The Inside Story of Frankie Blue Eyes, the Mob Killer-Turned-Rat
WHY YOU SHOULD CARE
Because anyone can decide to change sides.
By Seth Ferranti
“Dude, Frankie Sparaco is in the hole,” Mean Gene, a fellow prisoner at FCI Loretto in Pennsylvania, told me on the move.
Why on earth would this popular mobster get thrown into single-cell segregation? I wondered. “That white boy from New York, Roger, punched him in the face and called him a rat,” Mean Gene explained. But I wasn’t buying it. I’d done time with Sparaco at several joints, and he was known as a solid convict. He also was nearing the end of his two decades in federal prison, getting ready to return home. A vicious dude and then some, but Sparaco was different from most mobsters I knew in jail.
“[He] was a very dangerous man back in his days on the street with the Colombos,” says Scott Burnstein, author of Mafia Prince: Inside America’s Most Violent Crime Family and the Bloody Fall of La Cosa Nostra. Sparaco was acting boss Alphonse “Allie Boy” Persico’s best friend and did a lot of his bidding. This included killing a guy who had been sleeping with Allie Boy’s wife, Burnstein says. “Guys were very afraid of him. When people saw him coming, they knew he was for real, who he spoke for and how much terror he could bring.”
Not only did he officially join Team USA against his former cohorts, but it also came out that he had been cooperating since the Colombo war.
Known as “Frankie Blue Eyes,” Sparaco was a top capo for imprisoned Colombo Don Carmine “the Snake” Persico. During the Colombo war that left a trail of dead mobsters on Brooklyn’s streets in the early 1990s, Sparaco was a shooter for the Persico faction, a group loyal to Carmine who was fighting off Victor “Little Vic” Orena’s leadership challenge. Sparaco was so close to the Persicos that Orena made plans to eliminate him first, according to Mafioso blogger Kenny Gallo. But he couldn’t get close to the elusive, savvy gangster who started killing those on Orena’s side.
The Persico faction, says Larry McShane, author of Chin: The Life and Crimes of Mafia Boss Vincent Gigante, was led by Greg “the Grim Reaper” Scarpa — “one of the FBI’s most valuable rats.” They had been fighting for control of the family, and “the Orena team, to this day, insists that the FBI backed the Persico faction in an effort to keep Scarpa in place and install him as boss,” says McShane. This basically gave “the feds a seat on the commission,” he adds, referring to the ruling commission in New York composed of five Mafia families.
Arrested in 1993, Sparaco pleaded guilty to five murders and was sentenced to 24 years in federal prison. But being in the big house didn’t stop him from making moves. Through an associate, Sparaco hooked up with John LeBoutillier, a Harvard grad, former Republican congressman and an heir to the Vanderbilt and Whitney fortunes. Sparaco proceeded to scam LeBoutillier for more than $800,000 from prison using an elaborate scheme that played on LeBoutillier’s belief that American prisoners of war from the Vietnam War were still being held captive in Russia and Southeast Asia.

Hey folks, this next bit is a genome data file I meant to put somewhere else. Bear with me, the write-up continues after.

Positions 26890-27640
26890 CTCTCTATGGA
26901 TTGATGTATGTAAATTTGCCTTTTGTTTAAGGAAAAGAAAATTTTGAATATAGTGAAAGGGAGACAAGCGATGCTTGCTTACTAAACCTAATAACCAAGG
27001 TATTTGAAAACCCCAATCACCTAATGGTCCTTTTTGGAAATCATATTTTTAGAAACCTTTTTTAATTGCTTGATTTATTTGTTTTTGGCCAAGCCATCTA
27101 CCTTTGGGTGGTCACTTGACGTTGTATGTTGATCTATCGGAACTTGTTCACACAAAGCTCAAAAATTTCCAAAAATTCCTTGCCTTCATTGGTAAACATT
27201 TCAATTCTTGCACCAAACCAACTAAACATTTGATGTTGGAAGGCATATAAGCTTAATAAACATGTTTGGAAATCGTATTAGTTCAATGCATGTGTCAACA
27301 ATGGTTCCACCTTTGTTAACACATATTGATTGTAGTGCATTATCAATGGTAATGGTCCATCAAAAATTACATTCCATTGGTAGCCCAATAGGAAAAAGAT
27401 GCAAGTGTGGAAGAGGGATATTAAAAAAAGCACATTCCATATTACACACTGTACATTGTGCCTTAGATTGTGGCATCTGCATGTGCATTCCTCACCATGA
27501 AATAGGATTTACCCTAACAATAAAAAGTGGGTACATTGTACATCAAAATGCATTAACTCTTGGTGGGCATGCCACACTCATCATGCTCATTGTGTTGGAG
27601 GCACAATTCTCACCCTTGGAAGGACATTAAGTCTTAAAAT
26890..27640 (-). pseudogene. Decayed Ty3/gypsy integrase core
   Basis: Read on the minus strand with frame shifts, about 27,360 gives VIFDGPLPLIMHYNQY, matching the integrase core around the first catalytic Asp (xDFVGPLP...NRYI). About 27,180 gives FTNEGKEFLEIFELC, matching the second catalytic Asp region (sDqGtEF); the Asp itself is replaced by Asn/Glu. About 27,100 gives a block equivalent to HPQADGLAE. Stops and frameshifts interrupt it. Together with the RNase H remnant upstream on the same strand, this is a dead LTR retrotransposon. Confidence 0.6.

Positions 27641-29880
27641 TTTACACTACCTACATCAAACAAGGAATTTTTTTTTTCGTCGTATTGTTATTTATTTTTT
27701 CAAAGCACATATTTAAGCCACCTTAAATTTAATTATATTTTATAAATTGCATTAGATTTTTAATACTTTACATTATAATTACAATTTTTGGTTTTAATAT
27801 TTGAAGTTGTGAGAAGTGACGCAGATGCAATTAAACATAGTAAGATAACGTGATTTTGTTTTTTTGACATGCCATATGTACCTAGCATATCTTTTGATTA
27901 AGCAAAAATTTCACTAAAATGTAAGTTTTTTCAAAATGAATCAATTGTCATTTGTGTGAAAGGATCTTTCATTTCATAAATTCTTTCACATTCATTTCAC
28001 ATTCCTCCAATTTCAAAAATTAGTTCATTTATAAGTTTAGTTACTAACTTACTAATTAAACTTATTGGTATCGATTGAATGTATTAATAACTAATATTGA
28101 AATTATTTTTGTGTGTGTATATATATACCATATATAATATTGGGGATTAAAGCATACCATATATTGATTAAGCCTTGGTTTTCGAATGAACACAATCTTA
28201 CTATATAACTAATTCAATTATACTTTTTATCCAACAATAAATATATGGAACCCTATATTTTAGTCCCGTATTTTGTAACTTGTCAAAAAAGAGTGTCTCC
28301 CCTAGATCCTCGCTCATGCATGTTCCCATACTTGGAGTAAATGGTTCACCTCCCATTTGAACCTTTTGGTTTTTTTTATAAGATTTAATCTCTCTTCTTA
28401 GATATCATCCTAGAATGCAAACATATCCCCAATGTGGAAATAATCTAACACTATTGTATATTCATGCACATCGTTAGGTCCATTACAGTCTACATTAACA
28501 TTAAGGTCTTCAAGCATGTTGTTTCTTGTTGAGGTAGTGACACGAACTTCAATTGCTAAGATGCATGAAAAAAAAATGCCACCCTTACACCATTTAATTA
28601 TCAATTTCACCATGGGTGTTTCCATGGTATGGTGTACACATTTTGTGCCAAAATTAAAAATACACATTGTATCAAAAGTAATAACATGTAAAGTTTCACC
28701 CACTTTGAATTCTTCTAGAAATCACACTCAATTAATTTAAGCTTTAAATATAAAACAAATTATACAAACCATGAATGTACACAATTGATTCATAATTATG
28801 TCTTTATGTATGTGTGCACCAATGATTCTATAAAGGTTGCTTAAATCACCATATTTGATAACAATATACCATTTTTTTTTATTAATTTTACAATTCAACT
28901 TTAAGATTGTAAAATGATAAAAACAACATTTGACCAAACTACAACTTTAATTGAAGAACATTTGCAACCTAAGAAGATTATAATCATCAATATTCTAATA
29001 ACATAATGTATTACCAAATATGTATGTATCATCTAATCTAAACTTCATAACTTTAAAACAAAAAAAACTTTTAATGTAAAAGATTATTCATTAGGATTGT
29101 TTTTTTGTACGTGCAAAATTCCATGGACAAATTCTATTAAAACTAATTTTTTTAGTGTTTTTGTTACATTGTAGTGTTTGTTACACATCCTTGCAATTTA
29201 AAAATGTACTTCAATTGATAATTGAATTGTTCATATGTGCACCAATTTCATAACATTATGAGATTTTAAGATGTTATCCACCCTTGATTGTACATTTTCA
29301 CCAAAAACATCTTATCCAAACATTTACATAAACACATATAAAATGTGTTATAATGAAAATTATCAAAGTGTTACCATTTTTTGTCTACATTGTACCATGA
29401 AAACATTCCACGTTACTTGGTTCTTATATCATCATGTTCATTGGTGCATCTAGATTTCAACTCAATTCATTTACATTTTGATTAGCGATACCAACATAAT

McShane refers to the scam as “kind of genius.” Sparaco, he says, claimed he had contacts with jailed Russian gangsters who confided that there were as many as 75 American POWs from the Vietnam War era still imprisoned in Belarus. “It was all bogus, but LeBoutillier bit hard,” McShane adds. The former congressman visited Sparaco in prison, sending him money to supposedly pay the foreign gangsters for their info while advocating on Sparaco’s behalf to prison officials. “If I was scammed, I feel betrayed,” LeBoutillier would tell the Daily News.
But Sparaco saved his grandest feat for last. Threatened with new murder charges right before he was set to be released, Blue Eyes turned on his boss, Allie Boy, and spilled the beans. Not only did he officially join Team USA against his former cohorts, but it also came out that he had been cooperating since the Colombo war. He was a New York Whitey Bulger — in deep with the feds and getting paid since the 1980s, according to the New York Post.
Although it was Scarpa who earned a hefty share of media attention for carrying out murders while working simultaneously as a paid FBI informant, his playing both sides wasn’t unique. “He wasn’t the first, nor the last, gangster to do so,” says Christian Cipollini, author of Lucky Luciano: Mysterious Tales of a Gangland Legend. And revelations soon surfaced, making it clear that Sparaco, while cooperating with police in 2009, committed murder, and “two of the victims weren’t even Mafia or underworld figures at all,” Cipollini adds.
To spare himself more time, Sparaco gave info that led to Allie Boy’s conviction for the 1999 murder of “Wild Bill” Cutolo. But the feds acknowledged that they had been duped by Sparaco in the past, noting that Sparaco and Scarpa had lied and misrepresented their criminal culpability in the Colombo war, pointing fingers at others while pocketing government checks as they whacked rivals.
“Of course, the bureau denies agents had any knowledge of this,” Cipollini says. “But the feds knew all about it.”
*Squirreled away in the witness protection program, Sparaco wasn’t available for comment.
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